Kansas City’s public sidewalk snow removal policy makes sense (3-5, A1, “Kansas City begins crackdown on snowy sidewalks”).
But it also must create problems for those who are physically unable to do the clearing themselves and/or live on a limited income.
This is the time for neighbors to step in and perform an act of simple kindness.
Extend yourself a little and give a helping hand to your neighbor in need of attention.
As our population ages, these small but thoughtful gifts of time and attention can make life so much easier for those on the receiving end.
As a 76-year-old widow, living alone in my own house, I am blessed with a neighbor who places my paper on my doorstep each morning regardless of the weather. It’s a small gesture perhaps to good neighbor like Arnie but a huge gift to me.
Reach out your hand to someone next door, across the street or down the block.
A few extra minutes of your time may make a big difference in their lives.
Reasons behind votes
We often read stories reporting the voting results on bills in the House or Senate, which generally include a breakdown on the number of votes for or against along with party affiliation. Many times it causes questions about why our elected representative voted for or against something that seemed important and against our best interest.
What the stories usually fail to explain is why they voted as they did.
After asking a few questions, I have found many times that it is not a vote for or against the main bill but the added language or an amendment on bills. That addition may alter other laws or regulations or just be pork.
It would help many readers to understand our representatives better if stories also contained the reasons behind their votes. Maybe not each one’s reasoning but a general view of the reason.
We may find that they are actually voting in our best interest.
Snow, climate change
Does anyone in this area really think that two massive snowstorms within one week are just an anomaly? While local newscasters and meteorologists give citizens advice on how to deal with this weather, not one has questioned this weather pattern.
The entire area has suffered a major drought. I saw a red-tailed hawk drinking from my bird bath last summer. Red tails are not unusual in my neighborhood, but one drinking from my bird bath is.
I knew the drought was severe just by seeing this raptor drinking from a bird bath. So why isn’t someone asking questions about these back-to-back snowstorms and how they just might be related to climate change?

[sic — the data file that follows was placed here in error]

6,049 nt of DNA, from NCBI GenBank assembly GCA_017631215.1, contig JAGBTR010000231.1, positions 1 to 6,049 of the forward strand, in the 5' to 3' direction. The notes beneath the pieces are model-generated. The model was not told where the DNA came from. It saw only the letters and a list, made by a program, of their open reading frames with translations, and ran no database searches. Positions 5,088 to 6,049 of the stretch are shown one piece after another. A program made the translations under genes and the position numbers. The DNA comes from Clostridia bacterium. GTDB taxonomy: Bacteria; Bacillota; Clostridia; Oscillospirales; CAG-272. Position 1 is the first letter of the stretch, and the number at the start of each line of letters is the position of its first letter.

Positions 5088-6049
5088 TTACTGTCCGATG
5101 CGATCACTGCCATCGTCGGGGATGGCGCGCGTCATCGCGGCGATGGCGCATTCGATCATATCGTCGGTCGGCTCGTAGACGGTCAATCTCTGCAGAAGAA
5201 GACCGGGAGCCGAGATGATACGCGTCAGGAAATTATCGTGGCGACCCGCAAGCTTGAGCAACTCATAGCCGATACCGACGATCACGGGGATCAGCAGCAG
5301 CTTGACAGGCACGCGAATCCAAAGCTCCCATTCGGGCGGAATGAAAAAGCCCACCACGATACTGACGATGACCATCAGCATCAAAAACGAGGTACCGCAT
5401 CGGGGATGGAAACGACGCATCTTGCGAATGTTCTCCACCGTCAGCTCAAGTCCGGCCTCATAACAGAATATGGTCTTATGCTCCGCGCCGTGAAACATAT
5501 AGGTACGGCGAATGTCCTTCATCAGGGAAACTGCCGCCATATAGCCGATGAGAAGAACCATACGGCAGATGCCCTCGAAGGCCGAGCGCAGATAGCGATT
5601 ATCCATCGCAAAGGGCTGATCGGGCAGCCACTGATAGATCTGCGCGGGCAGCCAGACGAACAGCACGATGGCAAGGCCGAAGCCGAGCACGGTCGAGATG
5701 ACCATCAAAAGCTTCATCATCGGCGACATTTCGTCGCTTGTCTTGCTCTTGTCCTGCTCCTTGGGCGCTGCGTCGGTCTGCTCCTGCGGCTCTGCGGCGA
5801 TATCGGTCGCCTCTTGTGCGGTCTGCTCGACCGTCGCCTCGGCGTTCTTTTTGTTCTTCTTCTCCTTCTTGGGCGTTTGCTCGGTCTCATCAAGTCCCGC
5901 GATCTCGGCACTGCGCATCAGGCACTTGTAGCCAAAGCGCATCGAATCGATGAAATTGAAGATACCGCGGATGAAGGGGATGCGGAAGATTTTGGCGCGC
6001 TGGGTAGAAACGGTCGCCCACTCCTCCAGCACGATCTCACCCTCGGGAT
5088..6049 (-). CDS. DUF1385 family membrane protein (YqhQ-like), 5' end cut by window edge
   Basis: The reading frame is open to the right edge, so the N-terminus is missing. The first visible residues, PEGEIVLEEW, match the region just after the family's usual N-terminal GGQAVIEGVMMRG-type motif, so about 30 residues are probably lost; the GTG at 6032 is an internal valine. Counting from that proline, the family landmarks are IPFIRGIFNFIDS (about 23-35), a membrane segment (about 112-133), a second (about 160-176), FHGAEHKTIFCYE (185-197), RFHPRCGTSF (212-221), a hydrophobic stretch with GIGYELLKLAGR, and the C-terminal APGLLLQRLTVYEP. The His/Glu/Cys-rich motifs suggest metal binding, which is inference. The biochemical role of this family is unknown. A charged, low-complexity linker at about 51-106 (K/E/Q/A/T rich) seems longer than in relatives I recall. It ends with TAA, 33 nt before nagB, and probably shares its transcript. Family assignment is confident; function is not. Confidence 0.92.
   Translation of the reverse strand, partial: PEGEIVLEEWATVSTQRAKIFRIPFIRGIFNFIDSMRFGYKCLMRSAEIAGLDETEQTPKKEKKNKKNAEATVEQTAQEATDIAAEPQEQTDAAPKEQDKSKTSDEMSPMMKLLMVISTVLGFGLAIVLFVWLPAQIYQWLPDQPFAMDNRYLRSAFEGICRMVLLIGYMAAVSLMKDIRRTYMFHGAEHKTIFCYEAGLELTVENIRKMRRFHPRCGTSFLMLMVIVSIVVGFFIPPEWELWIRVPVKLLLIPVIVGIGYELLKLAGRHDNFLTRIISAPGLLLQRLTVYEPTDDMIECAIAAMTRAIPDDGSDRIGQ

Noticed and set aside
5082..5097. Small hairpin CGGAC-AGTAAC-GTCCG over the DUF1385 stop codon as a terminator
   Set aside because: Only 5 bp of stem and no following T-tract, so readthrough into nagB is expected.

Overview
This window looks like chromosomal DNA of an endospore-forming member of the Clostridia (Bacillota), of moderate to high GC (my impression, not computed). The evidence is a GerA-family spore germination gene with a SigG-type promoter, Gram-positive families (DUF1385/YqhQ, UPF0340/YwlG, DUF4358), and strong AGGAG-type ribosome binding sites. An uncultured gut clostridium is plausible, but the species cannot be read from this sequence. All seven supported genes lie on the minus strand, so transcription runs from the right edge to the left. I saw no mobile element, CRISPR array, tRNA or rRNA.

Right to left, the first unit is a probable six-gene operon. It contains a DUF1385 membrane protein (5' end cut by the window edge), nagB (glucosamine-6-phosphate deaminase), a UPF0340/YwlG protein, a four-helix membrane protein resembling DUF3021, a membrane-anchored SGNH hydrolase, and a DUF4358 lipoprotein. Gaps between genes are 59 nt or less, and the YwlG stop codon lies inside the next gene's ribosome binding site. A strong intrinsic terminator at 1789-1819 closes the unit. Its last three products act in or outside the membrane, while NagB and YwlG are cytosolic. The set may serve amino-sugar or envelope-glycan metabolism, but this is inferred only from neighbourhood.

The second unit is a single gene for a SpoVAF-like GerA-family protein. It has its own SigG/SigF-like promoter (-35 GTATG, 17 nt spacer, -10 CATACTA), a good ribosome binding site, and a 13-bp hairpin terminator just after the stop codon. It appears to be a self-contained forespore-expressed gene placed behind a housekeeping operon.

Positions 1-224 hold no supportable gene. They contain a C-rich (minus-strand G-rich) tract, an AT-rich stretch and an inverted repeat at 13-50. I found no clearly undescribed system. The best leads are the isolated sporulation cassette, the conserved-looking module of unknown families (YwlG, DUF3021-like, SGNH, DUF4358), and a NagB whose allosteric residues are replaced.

One step further, let’s start talking about how we humans and the fossil-fuel industry have played a major role in our current weather “anomalies.”
You could have thought about this while you were shoveling the second round of massive wet snow and spinning your wheels in order to get out of your neighborhood.
It’s past time to get serious about sustainable energy and climate change.
Nuclear plant vote
The new nuclear weapons parts plant at Missouri 150 and Botts Road is touting a LEED Gold certification, which means it is a clean, green building. This is an oxymoron.
Nuclear weapons will never be safe to build, and workers will continue to become ill, as they have at the old nuclear weapons parts plant on Bannister Road. The toxic metals that are manipulated, the waste produced and the equipment used remain the same.
The only difference is now these weapons will be made in a facility that has grass on the roof and energy-efficient light bulbs.
My great-grandfather died from working at the Kansas City facility, and many more people are living with chronic illnesses from working on these weapons.
When will we say enough is enough? We are decreasing our supply of nuclear arms every year, but we just used Kansas City municipal bonds to help finance the new location.
Kansas City wants jobs but not jobs that come with the hefty price tag of losing a loved one to sickness and death. Vote “yes” on Question 3 on April 2 to stop the city’s financial involvement in the nuclear weapons industry.